TV&MOVIES

The New ‘Ghostbusters’ Isn’t As Progressive As You Think

New movie, same black stereotypes

Mar 03, 2016 at 7:18 PM ET

The first trailer for the all-female, Paul Fieg-directed Ghostbusters reboot hit the internet today, and predictably, it has been lavished with praise. But it’s worth tempering some of that excitement, because for all of the movie’s paradigm shifting with a strong female ghostbusting crew, it still falls victim to some lazy and bad casting techniques with its treatment of the movie’s sole black character.

In the movie, you have three badass lady scientists and…a transit worker. The characters played by Melissa McCarthy, Kristen Wiig, and Kate McKinnon—all white, mind you—are scientists with backgrounds in the paranormal and years of experience. Leslie Jones, the only black character of the bunch, is left to play the sassy, streetwise transit worker. What should have been a moment of unflinching praise has now been undermined by an awkward caveat.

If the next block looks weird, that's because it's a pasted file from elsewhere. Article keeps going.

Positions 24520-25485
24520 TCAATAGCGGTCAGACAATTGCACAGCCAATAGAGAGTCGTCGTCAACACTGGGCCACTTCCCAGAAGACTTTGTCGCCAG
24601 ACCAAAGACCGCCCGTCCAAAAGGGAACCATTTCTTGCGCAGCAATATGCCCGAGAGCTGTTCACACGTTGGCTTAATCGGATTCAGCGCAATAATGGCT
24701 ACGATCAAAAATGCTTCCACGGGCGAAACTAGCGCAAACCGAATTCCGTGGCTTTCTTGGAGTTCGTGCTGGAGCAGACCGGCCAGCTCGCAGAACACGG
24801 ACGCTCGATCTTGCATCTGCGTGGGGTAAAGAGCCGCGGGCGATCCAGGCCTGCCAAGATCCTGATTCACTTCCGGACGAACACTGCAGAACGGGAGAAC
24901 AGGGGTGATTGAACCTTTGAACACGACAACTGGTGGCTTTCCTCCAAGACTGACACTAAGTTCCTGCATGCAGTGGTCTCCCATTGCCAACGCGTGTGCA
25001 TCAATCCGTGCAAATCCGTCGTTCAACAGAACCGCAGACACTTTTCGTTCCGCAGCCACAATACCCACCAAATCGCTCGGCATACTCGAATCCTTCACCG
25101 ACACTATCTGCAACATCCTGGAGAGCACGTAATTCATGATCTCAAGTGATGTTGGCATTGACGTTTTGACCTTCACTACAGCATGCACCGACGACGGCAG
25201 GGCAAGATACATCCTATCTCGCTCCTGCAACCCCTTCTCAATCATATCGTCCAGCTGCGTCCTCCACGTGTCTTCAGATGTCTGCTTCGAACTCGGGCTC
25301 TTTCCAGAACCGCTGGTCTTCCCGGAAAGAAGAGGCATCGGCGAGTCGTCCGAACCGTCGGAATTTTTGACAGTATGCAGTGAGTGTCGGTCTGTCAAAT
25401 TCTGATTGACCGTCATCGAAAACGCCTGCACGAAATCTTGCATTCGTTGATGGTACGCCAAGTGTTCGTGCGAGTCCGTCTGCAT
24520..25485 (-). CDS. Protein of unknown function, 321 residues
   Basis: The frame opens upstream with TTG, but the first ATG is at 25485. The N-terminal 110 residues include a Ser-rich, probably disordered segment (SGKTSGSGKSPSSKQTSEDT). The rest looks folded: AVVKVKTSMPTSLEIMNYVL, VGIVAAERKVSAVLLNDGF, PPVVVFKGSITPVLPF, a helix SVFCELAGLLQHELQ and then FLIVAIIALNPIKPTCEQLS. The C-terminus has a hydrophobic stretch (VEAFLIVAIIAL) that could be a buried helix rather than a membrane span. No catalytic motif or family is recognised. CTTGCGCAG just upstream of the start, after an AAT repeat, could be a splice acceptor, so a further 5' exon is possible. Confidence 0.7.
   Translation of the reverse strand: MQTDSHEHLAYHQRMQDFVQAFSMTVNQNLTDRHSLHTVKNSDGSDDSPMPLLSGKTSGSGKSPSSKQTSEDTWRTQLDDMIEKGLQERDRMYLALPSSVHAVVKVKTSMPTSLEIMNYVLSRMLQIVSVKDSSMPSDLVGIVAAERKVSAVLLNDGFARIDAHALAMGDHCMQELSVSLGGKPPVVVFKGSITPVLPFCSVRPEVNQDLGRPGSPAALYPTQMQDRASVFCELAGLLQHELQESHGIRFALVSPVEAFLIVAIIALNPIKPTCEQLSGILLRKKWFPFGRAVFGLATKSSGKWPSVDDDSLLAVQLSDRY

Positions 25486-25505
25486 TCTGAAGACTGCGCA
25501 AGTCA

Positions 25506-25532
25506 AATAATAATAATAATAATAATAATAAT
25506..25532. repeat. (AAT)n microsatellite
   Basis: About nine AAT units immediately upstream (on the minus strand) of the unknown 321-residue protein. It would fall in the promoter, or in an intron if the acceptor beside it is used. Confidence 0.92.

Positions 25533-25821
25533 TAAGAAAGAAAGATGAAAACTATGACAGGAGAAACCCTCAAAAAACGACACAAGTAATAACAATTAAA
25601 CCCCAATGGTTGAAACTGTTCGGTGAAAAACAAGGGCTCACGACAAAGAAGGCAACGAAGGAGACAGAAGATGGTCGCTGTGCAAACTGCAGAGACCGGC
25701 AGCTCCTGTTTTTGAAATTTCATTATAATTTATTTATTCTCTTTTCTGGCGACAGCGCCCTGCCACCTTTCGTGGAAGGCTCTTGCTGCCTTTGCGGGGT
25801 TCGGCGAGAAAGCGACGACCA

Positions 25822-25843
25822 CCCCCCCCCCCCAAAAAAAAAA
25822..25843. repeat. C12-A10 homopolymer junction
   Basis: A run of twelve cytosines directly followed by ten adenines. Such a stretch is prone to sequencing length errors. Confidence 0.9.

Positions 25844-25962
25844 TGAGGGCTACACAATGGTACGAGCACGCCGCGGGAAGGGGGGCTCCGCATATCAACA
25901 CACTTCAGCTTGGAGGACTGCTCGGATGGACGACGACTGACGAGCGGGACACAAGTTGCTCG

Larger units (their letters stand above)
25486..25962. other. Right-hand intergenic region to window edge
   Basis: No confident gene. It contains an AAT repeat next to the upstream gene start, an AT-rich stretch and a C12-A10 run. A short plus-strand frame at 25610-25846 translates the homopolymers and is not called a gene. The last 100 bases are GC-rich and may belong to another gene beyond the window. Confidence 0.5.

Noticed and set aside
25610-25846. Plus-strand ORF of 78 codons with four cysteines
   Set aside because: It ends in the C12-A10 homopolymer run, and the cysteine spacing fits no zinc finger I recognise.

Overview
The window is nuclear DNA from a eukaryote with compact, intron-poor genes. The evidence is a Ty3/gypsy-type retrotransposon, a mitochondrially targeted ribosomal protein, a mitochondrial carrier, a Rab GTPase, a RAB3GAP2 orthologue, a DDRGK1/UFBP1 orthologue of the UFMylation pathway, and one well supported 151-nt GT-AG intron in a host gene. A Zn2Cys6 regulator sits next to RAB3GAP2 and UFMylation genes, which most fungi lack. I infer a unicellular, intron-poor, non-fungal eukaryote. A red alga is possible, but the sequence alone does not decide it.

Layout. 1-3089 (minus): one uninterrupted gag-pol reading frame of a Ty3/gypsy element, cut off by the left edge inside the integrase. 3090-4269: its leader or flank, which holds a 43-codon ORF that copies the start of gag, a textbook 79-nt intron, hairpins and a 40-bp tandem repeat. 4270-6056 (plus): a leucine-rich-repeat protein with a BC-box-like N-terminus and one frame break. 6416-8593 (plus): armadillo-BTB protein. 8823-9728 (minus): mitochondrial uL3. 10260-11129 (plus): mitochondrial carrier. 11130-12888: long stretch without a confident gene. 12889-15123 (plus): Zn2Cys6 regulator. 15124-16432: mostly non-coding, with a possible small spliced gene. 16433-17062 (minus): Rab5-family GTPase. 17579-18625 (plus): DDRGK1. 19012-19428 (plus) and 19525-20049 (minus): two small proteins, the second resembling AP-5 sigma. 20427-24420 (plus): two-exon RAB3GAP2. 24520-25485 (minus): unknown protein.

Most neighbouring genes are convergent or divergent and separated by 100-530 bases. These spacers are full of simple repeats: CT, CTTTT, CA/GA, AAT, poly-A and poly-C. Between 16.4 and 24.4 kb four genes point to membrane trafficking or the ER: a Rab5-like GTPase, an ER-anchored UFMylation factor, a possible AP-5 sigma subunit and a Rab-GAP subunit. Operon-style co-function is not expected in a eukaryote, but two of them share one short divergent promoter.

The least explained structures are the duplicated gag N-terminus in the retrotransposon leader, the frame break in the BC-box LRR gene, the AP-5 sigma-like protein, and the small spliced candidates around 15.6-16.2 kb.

A brief check of the Twitter reaction to the trailer shows that it was largely positive, but there was a small corner talking about the movie’s big casting flaw with Jones’ role:

When you look at it that way, the movie only goes half way. It’s only dipping its toes in the water of Hollywood-related identity politics. The filmmakers can go as far as to make the crew all women, but thinking of the one black character as a scientist was somehow too inconceivable. While one movie can’t fix all of Hollywood’s issues, the minds behind the reboot are clearly sending out an overt message about representation with the all-girl cast. Would have been so hard to make the token character a little less conspicuous? (Spoiler: nope.) So yes, the excitement over the new Ghostbusters is understandable–it’s always good to see a traditionally-male franchise fronted by all women–but it’s also still worth remembering that this is only part of a much bigger picture.